Let $M$ be a 4-dimensional manifold with boundary $\partial M$. Then the general gauge invariant action of a Yang-Mills theory with field strength 2-form $F$ and constants $\theta, g_{YM}$ has the form

$$S = \int_M \left(\frac{1}{2g_{YM}^2}\mathrm{tr}(F \wedge *F) + \theta\ \mathrm{tr}(F \wedge F)\right)$$

The second term of this action is a topological term and is equivalent to

$$\theta \int_{\partial M} \left(\mathrm{tr}(A \wedge F) - \frac{1}{3}\mathrm{tr}(A \wedge A \wedge A)\right)$$

by the use of the Gaussian law and is a Chern-Simons theory on the manifold boundary.

Now I want to discretize this action and replace connections $A$ with Wilson lines $U_{x,\mu}$ that is located at lattice with number $x$ and goes over the corresponding edge $\mu$. It is clear that a plausible discretization of the first Yang-Mills theory term of the action is proportional to the trace over a Wilson loop (in low orders of the lattice length $a$ it is indeed the action of non-topological Yang-Mills theory).

My question is: Does the topological term $F \wedge F$ really need a boundary of the manifold $M$ to be different from zero? From continuum mechanics I know that also singular surfaces (surfaces in which fields have non-continuous behavior) will lead to an extra contribution over the singular surface. Can such a singular surface be introduced in a Lattice Gauge theory e.g. if two lattices $L_A,L_B$ are connected by a (singular) surface $S_{AB} = L_A \cap L_B$ where the values of the fermion fields on the one side of $S_{AB}$ are not equal to values of fermion fields on the other side of $S_{AB}$ (is called discontinuity)?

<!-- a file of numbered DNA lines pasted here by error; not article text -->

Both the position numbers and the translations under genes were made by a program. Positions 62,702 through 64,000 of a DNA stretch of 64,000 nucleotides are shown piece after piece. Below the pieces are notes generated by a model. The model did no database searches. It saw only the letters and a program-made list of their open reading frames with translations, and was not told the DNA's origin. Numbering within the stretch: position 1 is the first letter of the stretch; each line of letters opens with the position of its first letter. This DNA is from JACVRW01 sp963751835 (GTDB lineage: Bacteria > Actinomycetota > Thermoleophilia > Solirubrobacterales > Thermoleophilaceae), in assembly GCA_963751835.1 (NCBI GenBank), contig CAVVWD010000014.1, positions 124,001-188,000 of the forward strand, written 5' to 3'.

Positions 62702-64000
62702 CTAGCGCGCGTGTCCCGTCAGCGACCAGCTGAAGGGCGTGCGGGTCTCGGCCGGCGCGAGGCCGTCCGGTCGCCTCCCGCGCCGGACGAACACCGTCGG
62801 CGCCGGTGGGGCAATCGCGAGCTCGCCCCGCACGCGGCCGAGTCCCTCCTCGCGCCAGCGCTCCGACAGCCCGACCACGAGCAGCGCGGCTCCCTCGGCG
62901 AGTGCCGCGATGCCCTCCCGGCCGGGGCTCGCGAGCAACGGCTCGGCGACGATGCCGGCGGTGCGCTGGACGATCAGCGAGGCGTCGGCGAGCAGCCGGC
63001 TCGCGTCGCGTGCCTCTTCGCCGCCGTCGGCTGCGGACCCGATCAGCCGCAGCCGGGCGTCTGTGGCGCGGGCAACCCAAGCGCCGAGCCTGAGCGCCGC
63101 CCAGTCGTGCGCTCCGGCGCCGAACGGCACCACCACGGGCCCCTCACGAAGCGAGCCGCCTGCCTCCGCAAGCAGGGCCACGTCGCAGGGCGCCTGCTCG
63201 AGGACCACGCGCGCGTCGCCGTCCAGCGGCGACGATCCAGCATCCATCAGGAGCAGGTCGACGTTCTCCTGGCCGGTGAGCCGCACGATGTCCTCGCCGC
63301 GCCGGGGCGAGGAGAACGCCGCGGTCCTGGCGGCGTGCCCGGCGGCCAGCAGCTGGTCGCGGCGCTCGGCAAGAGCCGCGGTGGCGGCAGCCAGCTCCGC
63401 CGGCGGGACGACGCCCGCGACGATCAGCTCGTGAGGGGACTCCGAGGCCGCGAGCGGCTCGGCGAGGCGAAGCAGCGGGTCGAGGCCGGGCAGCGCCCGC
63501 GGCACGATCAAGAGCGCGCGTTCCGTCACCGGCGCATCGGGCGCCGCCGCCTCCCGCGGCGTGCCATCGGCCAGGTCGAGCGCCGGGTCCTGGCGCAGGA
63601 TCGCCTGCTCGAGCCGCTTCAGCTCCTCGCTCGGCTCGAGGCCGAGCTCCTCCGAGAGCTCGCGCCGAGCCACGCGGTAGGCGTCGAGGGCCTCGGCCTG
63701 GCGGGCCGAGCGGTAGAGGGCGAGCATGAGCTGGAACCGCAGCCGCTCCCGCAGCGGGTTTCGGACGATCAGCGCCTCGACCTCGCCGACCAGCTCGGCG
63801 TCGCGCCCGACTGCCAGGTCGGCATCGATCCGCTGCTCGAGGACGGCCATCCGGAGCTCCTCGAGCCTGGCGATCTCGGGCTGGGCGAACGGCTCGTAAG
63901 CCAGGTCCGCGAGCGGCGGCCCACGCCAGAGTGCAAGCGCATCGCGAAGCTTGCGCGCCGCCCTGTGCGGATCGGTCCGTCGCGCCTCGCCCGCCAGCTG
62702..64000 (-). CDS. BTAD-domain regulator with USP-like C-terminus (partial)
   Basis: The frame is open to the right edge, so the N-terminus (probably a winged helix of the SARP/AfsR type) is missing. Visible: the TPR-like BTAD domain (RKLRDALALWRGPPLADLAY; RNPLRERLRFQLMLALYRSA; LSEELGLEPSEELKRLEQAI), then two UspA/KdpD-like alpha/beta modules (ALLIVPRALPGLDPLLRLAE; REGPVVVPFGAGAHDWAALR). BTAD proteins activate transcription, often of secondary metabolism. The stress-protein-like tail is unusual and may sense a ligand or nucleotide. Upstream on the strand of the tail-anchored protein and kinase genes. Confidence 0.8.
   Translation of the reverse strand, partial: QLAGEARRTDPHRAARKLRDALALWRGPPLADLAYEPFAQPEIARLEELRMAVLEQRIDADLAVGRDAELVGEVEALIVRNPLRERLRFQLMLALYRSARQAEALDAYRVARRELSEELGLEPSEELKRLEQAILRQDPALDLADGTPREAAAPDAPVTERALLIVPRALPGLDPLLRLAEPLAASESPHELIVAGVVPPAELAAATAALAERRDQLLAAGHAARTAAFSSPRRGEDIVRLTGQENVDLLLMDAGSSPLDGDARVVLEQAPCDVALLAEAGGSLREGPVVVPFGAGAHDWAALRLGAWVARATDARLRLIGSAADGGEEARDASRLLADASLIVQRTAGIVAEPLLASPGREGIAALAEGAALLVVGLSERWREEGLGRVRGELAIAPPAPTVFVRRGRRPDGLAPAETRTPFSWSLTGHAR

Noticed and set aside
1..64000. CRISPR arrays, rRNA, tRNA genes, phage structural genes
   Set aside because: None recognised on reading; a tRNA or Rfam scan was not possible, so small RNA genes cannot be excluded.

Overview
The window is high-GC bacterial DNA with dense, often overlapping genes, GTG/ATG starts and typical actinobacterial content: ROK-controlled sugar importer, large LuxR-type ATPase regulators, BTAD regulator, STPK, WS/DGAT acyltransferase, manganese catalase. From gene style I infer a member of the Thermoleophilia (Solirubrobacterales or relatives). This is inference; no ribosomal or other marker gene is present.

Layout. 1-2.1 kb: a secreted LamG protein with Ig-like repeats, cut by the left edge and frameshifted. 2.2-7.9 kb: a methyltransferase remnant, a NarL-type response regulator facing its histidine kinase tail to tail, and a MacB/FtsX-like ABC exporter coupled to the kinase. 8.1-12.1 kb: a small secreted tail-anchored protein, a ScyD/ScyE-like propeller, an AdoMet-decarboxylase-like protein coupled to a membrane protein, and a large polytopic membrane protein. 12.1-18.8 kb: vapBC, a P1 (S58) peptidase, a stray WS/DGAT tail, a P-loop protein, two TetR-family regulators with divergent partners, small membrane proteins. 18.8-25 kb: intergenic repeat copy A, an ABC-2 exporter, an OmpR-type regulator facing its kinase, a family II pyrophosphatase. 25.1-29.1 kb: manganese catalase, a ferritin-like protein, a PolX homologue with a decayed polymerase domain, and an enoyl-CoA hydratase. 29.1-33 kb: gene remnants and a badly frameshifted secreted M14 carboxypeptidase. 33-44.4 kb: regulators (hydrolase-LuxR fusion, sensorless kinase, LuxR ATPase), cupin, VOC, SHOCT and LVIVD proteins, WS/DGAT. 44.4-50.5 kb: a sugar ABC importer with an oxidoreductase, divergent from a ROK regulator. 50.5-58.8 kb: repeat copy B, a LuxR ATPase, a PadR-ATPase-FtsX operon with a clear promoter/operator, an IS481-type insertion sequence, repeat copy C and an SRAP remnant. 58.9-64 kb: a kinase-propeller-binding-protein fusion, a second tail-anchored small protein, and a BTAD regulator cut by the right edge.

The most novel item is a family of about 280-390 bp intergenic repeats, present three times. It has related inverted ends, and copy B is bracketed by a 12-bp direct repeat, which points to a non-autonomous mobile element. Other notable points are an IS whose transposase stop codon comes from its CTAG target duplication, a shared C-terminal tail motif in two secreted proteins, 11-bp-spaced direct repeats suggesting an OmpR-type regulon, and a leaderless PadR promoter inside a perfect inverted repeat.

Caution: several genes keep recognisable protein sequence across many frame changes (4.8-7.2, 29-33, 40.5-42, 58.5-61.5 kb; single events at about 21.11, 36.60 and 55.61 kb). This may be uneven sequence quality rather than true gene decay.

In lattice gauge theories Fermion doubling problem may occur, can this problem be fixed when assuming discontinuities in fermion fields? I think that fermion fields will then be defined almost everywhere, but are not defined on discont. surfaces like $S_{AB}$ that changes the structure of the inverse fermion propagator (see https://en.wikipedia.org/wiki/Fermion_doubling)

(The generalized Gaussian law is $\int_M df = \int_{\partial M}f - \int_{Discont.Surface}f$ if discontinuous surface lies within $\partial M$)

  • 1
    $\begingroup$ The question about fermion doubling seems unrelated to the issue of the $F\wedge F$ term; I'd advise you to ask it separately. $\endgroup$
    – ACuriousMind
    Jan 17, 2017 at 17:56

1 Answer 1


No, you do not need a boundary to have a non-zero $F\wedge F$ term. Unless your gauge group is $\mathrm{U}(1)$, in which case you need non-zero second cohomology of spacetime to have non-trivial bundles (see this answer of mine), any instanton does what you want; the BPST instanton gives an explicit construction of such field configurations, see also this answer of mine.


Your Answer

By clicking “Post Your Answer”, you agree to our terms of service and acknowledge you have read our privacy policy.

Not the answer you're looking for? Browse other questions tagged or ask your own question.